Life got hard there for awhile. It still is hard. I feel like I was tossed into a bottomless pit of depression. And just when I feel like I can start to claw my way out of it, someone presses their foot against my forehead and I fall deeper and deeper into it. I still feel this way, sometimes. My family is going through some issues that are so monumental, sad and upsetting. On top of that, my dear sweet cat, Ashland, had to be put down. Ashland was one of those cats who is simply smarter than most of the people she met. She loved attention, and would see someone walking by, sit in the middle of the sidewalk, then, just as they were approaching, languidly roll onto her back with her furry belly just begging to be pet. She also had an odd habit of licking plastic grocery bags. When I would use them as garbage bags, she would go to extreme effort to lick a perfect line around the edge of the bag. Once she had made a full circle, she would look at the bag disdainfully, it had nothing left to offer.
Another challenge, which has been so much harder than I expected, was that I hit the realization that I think it's almost certain that I will be spending this coming winter, here on the boat. It's so easy in the summer sunshine, to get through a work day. I may be sweaty, exhausted and hungry by the time I get home, but I've spent 12 hours in the sun, staring at a beautiful view. Now, I leave for work in the morning looking up at the night sky full of stars. And when I head for home, the sky is almost as dark as in the morning. Our first fall rainstorm hit this last weekend, and as I look out over the river now, the dark heavy clouds look menacing, ready to pounce.
Ok. Enough. I didn't start this blog so I could have somewhere to moan and complain. I felt like I needed an explanation for not having updated my blog since late August.
The osprey got more and more interesting once all of the young learned to fly. There is a snag hanging horizontally, out over the river, about 30 feet downstream from the ferry landing. The young osprey loved to hang out there. They'd eat their fish there, cry at each other, and practice their landings from the snag. By the time both nests fledged, there were at least nine osprey living within sight of the ferry. They were a huge part of my daily life. I would watch them all the time, flying, swooping, diving into the river, and struggling to fly off with a fish. I came to work last sunday to an eerie silence. Before I even had the door to the cabin unlocked, I knew they were gone. The cacophony of cries from that many birds started long before dawn. And suddenly, silence. They've headed south, to overwinter in Mexico. Not a bad life, if you ask me.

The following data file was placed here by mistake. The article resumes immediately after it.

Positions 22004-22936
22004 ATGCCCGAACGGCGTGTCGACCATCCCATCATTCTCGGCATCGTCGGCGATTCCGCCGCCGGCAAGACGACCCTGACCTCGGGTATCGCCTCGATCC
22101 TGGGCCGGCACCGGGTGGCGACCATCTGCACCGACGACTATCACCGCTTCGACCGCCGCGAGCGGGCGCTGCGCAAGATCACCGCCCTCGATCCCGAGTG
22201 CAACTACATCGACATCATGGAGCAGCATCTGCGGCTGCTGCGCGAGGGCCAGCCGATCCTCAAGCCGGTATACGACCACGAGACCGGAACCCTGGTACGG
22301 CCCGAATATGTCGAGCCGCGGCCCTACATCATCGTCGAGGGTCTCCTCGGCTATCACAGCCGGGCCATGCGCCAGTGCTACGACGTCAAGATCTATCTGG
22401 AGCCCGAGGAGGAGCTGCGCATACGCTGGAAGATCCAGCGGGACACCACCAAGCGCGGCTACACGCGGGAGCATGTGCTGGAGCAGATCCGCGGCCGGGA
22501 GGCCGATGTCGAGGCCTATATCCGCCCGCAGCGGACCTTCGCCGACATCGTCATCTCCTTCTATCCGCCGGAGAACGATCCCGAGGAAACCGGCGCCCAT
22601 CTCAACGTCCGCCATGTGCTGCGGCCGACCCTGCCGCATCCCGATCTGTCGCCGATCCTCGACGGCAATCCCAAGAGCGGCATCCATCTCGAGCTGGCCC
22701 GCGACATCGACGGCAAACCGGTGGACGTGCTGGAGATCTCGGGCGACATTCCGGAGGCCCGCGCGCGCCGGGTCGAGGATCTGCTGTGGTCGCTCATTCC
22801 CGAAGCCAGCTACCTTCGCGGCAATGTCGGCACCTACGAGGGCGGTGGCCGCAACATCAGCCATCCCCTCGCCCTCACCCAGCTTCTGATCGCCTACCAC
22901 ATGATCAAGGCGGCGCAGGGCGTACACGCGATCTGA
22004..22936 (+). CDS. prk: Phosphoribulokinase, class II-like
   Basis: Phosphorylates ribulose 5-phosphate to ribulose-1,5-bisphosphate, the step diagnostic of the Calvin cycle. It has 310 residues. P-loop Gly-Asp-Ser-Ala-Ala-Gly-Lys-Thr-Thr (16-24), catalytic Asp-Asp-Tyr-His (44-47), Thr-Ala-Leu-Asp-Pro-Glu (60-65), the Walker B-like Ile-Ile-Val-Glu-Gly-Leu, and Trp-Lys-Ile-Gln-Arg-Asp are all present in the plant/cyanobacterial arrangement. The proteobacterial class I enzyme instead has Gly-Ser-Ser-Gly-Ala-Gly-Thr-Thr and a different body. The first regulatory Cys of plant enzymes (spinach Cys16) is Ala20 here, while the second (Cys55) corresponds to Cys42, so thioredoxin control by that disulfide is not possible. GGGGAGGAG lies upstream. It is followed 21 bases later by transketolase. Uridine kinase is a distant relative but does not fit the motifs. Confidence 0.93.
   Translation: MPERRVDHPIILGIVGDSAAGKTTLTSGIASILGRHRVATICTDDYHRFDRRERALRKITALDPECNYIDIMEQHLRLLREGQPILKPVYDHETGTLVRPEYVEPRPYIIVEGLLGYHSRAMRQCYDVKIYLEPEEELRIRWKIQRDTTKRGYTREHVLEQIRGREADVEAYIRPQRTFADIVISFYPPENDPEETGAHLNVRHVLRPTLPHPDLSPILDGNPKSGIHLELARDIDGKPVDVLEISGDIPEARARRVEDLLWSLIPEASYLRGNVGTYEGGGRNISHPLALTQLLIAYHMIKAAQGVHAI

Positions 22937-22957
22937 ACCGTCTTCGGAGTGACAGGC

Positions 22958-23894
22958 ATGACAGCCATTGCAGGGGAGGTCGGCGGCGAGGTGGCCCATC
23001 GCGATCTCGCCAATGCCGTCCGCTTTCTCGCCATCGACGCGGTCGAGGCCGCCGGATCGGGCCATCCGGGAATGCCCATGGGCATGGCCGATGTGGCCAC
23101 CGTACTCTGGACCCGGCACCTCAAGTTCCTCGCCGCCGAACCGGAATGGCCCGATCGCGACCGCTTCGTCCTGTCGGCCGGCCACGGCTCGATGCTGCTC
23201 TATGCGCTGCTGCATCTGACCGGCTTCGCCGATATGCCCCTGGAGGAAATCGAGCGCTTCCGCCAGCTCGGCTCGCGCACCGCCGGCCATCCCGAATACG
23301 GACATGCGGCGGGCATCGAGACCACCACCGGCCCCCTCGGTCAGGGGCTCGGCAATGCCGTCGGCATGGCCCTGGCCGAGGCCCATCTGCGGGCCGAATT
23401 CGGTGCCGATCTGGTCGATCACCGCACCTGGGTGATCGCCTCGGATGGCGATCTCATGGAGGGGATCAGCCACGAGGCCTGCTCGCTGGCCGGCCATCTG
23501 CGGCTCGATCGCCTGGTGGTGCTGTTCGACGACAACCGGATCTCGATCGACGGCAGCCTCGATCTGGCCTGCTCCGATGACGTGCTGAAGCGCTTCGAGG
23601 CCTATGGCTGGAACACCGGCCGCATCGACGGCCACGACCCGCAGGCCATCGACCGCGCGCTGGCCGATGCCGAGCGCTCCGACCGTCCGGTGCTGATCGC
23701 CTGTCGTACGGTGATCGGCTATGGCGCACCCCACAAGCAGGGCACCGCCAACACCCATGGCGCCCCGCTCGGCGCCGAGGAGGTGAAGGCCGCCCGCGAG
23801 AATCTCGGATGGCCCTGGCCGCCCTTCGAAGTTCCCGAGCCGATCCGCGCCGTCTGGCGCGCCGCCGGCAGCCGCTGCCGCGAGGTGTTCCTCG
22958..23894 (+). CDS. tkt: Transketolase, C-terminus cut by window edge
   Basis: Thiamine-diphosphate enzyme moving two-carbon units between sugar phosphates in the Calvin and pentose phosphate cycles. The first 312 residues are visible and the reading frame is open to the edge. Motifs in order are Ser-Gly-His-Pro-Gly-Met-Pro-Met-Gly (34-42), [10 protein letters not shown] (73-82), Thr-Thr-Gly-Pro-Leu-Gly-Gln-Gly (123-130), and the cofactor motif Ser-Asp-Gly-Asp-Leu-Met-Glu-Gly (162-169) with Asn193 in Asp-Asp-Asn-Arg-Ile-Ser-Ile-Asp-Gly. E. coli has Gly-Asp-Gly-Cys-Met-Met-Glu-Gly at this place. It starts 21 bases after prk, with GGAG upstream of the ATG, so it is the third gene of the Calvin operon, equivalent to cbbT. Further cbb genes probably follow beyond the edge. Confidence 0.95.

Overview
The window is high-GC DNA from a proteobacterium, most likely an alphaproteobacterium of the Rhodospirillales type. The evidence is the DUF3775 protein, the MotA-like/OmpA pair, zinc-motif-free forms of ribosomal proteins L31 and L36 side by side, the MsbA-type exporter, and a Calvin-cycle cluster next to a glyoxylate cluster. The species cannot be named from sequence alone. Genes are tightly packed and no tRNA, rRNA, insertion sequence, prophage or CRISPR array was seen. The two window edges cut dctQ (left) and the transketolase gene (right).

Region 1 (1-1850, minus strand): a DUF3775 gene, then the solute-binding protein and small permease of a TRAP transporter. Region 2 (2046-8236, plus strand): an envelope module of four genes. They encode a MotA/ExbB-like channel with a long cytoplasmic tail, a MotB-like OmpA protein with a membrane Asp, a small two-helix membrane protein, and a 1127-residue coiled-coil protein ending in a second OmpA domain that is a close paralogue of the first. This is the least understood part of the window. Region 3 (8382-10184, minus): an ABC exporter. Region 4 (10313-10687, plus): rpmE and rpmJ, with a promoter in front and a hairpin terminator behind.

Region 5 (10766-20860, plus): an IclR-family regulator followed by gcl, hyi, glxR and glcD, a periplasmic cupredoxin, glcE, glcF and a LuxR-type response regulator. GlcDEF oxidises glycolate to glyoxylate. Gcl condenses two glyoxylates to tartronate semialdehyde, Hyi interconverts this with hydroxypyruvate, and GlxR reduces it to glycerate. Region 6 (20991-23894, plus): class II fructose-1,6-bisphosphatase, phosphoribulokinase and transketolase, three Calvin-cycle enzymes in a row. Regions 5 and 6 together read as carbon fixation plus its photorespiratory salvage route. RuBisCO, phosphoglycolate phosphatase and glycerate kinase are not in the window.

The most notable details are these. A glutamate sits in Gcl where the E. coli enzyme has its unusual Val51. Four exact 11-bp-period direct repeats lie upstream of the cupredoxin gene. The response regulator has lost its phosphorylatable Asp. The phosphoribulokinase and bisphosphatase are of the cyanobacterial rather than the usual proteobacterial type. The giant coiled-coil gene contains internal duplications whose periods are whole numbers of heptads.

And as you can imagine, it's gorgeous down here. We've had perfect fall weather to produce amazing color. Warm days and nights near freezing have made the trees just explode with reds, yellows, and oranges. When the cabin door is open, you can hear the trees. The leaves have all gotten drier, and you can hear even the slightest breeze rustle the leaves.
I came to work this morning to a nice surprise. On wednesday, a large weld had broken, leaving an important tension cable dangling. Not safe at all, and I closed around noon. When I came to work this morning, I discovered that not only was the cable fixed, but that the aprons were also fixed. Since May, the aprons haven't moved up and down, like they usually do. It was challenging, in the summer, when large trucks would get the ferry stuck hard to the ramp. Now, with the flip of a switch, I can raise the apron, and we merrily float off the ramp.
Did I tell you that someone caught an 8 foot sturgeon here? I didn't see him catch the fish, but I saw as he stood in the water, struggling to hold the fish up, so a friend could take pictures. It looked like a monster! I'm amazed that fish that large live around here.